project manager and COO Rick Veinotte, vice president Matthew O’Malia, mechanical and utilities support Joe Clark, operations manager Jessica Vigneault, CEO Josh Henry, electrical engineering manager Marty Troy, electrical engineer Teagan Prince.
Left to right: project manager and COO Rick Veinotte, vice president Matthew O’Malia, mechanical and utilities support Joe Clark, operations manager Jessica Vigneault, CEO Josh Henry, electrical engineering manager Marty Troy, Troy, plant manager Steve Thibert.

In the summer of 2019, they began looking around the state for potential mills. Built relatively recently, Madison’s was in exceptionally good shape, Henry says, and required no environmental remediation. Equally key was the availability of Madison Paper’s former workforce. Henry and O’Malia soon assembled a small team of former mill employees to help with the renovation and conversion of the site. “Between them, they have over a hundred years of experience,” Henry says. “That pretty much saved our asses.” TimberHP eventually plans to employ about 140 people at the Madison plant.

What remains to be seen, however, is whether American consumers and contractors are willing to switch to wood-fiber insulation. At the time of my visit, TimberHP had yet to secure any distributors or installers. Next to the mill, a demonstration center functions as a hands-on science lab, where prospective clients can handle the company’s wood-fiber insulation products, with displays explaining how they outperform existing types in breathability, energy efficiency, noise reduction, and more. The insulation has the added benefit of being both nontoxic and sustainable, O’Malia says. But what he’s most proud of is its environmental impact.

“Wood is really just stored carbon,” he says. “Our insulation arrives at the job site already carbon negative.” Yes, converting green wood chips into insulation is energy intensive, O’Malia and Henry concede. But they’re quick to point out that the electricity used at the mill is generated from a neighboring hydroelectric dam (the conveyor oven is fueled by natural gas). They also point to a recent report by the Rocky Mountain Institute, which finds that wood-based insulation has a much lower carbon footprint than traditional materials.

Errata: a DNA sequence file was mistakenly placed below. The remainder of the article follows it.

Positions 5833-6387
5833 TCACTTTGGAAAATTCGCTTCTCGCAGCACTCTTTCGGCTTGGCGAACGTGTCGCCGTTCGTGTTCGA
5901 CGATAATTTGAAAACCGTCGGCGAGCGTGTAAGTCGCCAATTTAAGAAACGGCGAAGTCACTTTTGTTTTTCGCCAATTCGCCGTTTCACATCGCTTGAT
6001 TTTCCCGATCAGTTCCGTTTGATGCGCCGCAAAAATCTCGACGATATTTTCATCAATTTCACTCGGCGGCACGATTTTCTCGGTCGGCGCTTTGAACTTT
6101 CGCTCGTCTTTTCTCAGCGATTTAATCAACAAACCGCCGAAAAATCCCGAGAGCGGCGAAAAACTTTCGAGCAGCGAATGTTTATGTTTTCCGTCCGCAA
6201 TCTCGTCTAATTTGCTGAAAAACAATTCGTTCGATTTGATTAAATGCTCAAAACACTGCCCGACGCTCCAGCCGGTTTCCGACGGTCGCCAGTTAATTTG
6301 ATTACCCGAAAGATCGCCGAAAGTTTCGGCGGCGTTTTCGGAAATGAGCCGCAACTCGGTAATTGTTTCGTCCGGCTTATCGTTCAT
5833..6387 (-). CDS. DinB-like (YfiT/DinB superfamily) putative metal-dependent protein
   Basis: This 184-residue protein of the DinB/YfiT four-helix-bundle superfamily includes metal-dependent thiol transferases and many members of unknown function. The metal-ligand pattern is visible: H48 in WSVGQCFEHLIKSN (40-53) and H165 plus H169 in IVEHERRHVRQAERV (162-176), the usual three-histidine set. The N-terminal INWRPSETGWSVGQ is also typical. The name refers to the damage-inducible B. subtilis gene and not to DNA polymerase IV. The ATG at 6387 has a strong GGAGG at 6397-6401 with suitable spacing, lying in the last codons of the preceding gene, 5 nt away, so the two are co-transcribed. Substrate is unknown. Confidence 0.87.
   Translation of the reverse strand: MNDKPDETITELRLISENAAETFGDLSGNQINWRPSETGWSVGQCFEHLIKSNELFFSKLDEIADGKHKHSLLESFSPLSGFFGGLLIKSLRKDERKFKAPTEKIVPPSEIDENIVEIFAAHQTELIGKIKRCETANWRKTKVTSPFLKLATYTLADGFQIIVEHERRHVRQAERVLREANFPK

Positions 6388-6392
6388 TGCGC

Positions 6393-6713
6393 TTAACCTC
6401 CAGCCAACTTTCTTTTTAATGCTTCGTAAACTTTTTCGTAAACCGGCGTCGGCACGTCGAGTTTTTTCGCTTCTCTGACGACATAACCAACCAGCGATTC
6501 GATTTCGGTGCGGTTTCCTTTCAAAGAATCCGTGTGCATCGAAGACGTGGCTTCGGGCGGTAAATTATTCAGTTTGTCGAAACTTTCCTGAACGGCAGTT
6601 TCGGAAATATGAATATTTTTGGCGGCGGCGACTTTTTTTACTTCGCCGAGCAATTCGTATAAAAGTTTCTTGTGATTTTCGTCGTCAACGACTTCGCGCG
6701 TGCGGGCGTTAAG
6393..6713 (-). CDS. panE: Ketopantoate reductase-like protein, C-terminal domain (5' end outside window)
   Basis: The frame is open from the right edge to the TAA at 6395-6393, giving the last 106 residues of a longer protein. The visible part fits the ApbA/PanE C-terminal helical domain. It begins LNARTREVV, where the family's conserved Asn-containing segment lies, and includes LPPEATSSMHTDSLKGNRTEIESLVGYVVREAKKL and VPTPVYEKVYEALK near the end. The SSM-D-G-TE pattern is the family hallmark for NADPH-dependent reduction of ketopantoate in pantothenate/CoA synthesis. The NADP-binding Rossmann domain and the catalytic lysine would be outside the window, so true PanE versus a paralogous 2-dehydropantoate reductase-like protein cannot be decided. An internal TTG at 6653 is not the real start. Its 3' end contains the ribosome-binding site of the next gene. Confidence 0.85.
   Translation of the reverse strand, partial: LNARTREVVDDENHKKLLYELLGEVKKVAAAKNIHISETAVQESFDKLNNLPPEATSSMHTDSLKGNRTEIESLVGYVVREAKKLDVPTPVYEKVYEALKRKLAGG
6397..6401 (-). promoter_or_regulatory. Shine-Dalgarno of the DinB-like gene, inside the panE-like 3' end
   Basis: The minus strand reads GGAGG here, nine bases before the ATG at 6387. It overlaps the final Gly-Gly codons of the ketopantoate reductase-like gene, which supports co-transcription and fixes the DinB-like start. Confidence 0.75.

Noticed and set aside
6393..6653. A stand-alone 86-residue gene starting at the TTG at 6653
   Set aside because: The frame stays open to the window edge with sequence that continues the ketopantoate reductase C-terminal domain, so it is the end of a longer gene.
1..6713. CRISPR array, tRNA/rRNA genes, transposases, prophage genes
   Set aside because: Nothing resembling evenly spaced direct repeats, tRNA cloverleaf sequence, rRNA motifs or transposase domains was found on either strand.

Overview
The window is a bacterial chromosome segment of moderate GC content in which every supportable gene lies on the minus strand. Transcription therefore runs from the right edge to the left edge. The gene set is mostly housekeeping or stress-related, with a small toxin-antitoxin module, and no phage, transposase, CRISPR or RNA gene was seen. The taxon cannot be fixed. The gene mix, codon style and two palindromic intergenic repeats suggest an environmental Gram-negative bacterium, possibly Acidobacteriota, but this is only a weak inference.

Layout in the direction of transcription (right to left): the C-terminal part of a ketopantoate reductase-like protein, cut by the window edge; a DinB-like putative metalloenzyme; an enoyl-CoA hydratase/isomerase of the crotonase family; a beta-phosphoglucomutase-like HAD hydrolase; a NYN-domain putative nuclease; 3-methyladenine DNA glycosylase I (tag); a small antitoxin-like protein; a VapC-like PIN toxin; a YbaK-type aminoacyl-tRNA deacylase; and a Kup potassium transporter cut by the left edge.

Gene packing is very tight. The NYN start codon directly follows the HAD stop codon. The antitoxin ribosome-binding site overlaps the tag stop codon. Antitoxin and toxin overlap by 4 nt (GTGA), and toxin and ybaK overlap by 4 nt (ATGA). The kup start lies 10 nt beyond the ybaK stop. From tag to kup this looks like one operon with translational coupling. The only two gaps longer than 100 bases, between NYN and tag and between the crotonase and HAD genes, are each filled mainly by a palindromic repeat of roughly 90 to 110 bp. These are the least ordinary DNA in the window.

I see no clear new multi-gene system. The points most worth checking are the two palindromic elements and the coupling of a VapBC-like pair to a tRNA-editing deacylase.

Finally, O’Malia says, wood-fiber insulation also offers an incentive to cull small, low-value timber that remains after logging operations in fire-prone areas, like Colorado or California. Termed “coarse woody debris” by forestry scientists, naturally occurring detritus serves an essential role in forest ecology. But when it’s left after intensive logging activities, it skews that ecology and promotes hotter, faster-moving fires.

“Converting that kind of byproduct into fiber insulation,” O’Malia says, “is a viable solution not just for rural Maine but also for rural communities around the country.”

Town manager Curtis says he’s guardedly optimistic. “Right now, I see my job as mostly about managing expectations,” he admits. “Once upon a time, Madison was seeing $4 million in taxes from the mill. We have to accept that we may never get that back.”

A part-time minister and a former car salesman, Curtis says he’s unfazed — on a personal and a civic level — by the prospect of cobbling together uncertain income. He also says TimberHP’s eventual valuation isn’t the point. His ancestors settled in Madison at the turn of the last century, not long after the first mills got up and running. His family has seen boom and bust. Any investment in the mill is good for Madison, Curtis says, even if it only serves to make the property more appealing for the next buyer. And ultimately, he adds, bottom lines are only part of the equation. “We are already witnessing life return to the most iconic part of this town. There’s a returning sense of pride in the community. That’s invaluable.”

After I left Curtis, I heard similar sentiments over chats at Madison’s indoor shooting range, cannabis dispensaries, dinner theater, and elsewhere. At the Elm House Laundromat, 69-year-old Carolee Webster was waiting for her wash while her young grandson sat nearby, playing a handheld video game. A resident of the area since 1980, she reflected on the changes she’s witnessed.

“Things got slow after the mill closed,” she said. “It was hard for a lot of people.” She admitted she didn’t know much about TimberHP or its products, but she likes the idea of the mill reopening. “It seems like a good thing,” she said and then paused. “At least, I hope it will be. For all of us.”

May 2024, Down East Magazine